1. Maintain Clear Communication – Especially in times of uncertainty, it is important to maintain consistent contact with your students. Let them know how they can get in touch with you, how often they can expect to receive course updates, and where they can go to find course info. A sample email or announcement may look like this- Sample Announcement

2. Make Your Course Engaging  – Online learning presents a vastly different learning environment than a physical classroom, and this presents an opportunity for you to get creative with your instruction. Digital technologies such as Padlet (a visual discussion board tool), Flipgrid (a pre-recorded video response tool), and Quizlet (a flashcard system with live team game settings) all have free options that can easily be incorporated into your online course.

Padlet
Flipgrid

3. Use New Technologies to Stay on Schedule – Now is a the time to brush up on those technical skills. As an instructor you have the opportunity to expand your reach to students by mastering new digital learning tools. Use Zoom to present content and share related information. Upload your course materials to the institution’s learning management system (LMS), such as Blackboard and Canvas, so that students can access them. Communicate with your students digitally through the use of  LMS features, such as Announcements or email. Use technology to stay in touch and on schedule during this critical time. Contact your local IT for support or assistance with gaining access and using these technologies.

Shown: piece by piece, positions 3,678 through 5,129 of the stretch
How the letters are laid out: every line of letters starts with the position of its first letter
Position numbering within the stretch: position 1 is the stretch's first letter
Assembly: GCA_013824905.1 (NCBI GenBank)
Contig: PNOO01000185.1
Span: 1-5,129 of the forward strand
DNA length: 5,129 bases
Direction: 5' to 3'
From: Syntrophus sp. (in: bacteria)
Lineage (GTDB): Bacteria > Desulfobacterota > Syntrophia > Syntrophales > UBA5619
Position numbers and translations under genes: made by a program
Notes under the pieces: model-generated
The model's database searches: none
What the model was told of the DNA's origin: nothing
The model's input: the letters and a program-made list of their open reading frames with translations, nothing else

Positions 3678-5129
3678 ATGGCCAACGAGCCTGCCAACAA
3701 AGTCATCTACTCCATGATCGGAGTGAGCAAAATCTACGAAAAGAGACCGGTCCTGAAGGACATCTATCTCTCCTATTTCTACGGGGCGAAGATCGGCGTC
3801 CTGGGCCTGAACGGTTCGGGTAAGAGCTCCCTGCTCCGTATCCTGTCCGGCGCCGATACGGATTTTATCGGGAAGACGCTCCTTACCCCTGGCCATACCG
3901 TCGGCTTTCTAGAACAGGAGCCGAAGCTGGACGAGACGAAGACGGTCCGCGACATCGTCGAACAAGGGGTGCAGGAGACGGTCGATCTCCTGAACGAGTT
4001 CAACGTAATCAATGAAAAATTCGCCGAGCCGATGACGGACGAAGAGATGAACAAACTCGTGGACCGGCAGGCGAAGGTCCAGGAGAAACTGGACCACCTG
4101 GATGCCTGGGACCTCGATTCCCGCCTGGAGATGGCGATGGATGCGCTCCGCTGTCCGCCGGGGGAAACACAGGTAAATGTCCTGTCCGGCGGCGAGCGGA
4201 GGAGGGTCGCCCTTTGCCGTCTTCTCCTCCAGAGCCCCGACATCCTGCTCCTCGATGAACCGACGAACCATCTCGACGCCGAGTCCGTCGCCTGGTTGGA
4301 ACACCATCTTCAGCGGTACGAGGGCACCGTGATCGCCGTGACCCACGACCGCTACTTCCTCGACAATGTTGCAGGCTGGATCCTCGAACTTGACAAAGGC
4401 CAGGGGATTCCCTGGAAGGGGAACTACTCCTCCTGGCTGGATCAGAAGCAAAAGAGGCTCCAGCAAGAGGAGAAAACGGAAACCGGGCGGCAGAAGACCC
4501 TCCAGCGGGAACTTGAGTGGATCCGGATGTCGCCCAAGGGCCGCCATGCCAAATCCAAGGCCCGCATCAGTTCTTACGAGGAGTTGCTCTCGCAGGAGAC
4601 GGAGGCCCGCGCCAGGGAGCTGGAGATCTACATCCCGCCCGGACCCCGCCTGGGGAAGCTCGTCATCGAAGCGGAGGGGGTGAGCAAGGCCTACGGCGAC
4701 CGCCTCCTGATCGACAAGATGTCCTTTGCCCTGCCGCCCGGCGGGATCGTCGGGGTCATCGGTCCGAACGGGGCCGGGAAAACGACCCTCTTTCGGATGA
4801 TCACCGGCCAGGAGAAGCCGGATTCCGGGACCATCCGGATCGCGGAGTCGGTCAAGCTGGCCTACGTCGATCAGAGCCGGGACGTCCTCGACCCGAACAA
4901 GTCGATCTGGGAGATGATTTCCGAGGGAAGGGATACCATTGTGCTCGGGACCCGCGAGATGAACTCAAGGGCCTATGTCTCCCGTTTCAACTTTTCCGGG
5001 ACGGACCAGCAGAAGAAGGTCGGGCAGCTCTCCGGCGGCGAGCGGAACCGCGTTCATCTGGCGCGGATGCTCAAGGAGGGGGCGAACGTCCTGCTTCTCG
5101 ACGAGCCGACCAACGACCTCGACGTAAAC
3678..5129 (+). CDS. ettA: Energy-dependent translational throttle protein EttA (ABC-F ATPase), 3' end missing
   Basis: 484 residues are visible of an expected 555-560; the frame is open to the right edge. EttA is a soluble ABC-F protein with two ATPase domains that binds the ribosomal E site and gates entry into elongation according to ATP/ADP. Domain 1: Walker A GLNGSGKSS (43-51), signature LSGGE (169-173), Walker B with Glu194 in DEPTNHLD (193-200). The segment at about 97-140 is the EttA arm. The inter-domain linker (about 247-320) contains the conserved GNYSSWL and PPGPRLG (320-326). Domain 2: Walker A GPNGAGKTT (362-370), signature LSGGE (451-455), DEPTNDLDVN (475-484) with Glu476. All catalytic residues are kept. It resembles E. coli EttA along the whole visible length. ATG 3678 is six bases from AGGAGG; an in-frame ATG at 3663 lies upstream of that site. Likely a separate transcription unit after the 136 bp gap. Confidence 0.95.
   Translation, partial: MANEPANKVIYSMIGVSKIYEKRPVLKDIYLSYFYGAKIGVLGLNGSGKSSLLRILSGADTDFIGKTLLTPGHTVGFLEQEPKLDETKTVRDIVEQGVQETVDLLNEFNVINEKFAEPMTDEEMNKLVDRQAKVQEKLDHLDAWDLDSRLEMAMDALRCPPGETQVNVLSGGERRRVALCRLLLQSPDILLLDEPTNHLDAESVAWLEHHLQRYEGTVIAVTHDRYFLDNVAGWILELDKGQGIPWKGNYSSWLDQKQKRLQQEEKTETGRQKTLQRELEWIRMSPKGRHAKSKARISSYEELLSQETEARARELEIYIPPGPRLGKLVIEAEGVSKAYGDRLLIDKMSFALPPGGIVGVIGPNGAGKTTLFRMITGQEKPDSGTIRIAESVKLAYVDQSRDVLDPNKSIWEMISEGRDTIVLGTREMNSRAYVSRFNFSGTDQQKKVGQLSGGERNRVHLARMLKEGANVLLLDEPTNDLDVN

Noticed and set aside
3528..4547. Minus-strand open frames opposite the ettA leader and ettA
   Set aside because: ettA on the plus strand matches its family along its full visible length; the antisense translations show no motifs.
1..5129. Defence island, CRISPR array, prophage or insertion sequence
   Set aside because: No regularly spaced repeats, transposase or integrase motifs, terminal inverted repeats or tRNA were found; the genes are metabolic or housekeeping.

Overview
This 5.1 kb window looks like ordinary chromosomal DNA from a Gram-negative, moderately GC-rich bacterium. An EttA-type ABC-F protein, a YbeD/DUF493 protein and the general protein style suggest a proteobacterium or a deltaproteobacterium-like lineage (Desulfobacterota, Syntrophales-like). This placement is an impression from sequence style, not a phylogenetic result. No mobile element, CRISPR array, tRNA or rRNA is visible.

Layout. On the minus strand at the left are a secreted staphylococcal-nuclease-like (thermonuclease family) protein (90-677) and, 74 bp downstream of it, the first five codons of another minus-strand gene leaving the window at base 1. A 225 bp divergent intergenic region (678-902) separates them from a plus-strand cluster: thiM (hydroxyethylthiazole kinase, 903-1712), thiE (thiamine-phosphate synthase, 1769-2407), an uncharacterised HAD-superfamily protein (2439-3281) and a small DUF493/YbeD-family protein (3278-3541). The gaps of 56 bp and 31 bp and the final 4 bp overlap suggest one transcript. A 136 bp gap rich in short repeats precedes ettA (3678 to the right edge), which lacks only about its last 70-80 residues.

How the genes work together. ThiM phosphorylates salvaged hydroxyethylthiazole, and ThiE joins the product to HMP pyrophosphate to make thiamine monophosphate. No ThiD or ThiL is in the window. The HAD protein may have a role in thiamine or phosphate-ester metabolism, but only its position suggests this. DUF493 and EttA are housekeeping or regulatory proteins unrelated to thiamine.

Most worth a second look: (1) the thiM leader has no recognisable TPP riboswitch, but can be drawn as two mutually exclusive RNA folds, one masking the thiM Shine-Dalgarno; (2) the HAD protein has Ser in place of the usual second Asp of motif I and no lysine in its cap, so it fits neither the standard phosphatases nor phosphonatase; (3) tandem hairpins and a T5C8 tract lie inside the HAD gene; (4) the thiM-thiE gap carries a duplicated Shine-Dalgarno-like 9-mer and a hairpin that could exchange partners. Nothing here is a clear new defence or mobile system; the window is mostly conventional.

4. Group Activities Promote a Sense of Community – Although your class may have shifted online, the social aspect of learning still remains vital to your student’s academic success. Use LMS and other technology tool features to encourage interaction among you and your students.

Examples include:

  • Discussion boards – be sure to be an active participant yourself, and encourage your students to post thoughtful and nuanced answers to other students responses.
  • Zoom- Zoom breakout rooms, which allow you to split your Zoom meeting into separate rooms, each with different participants.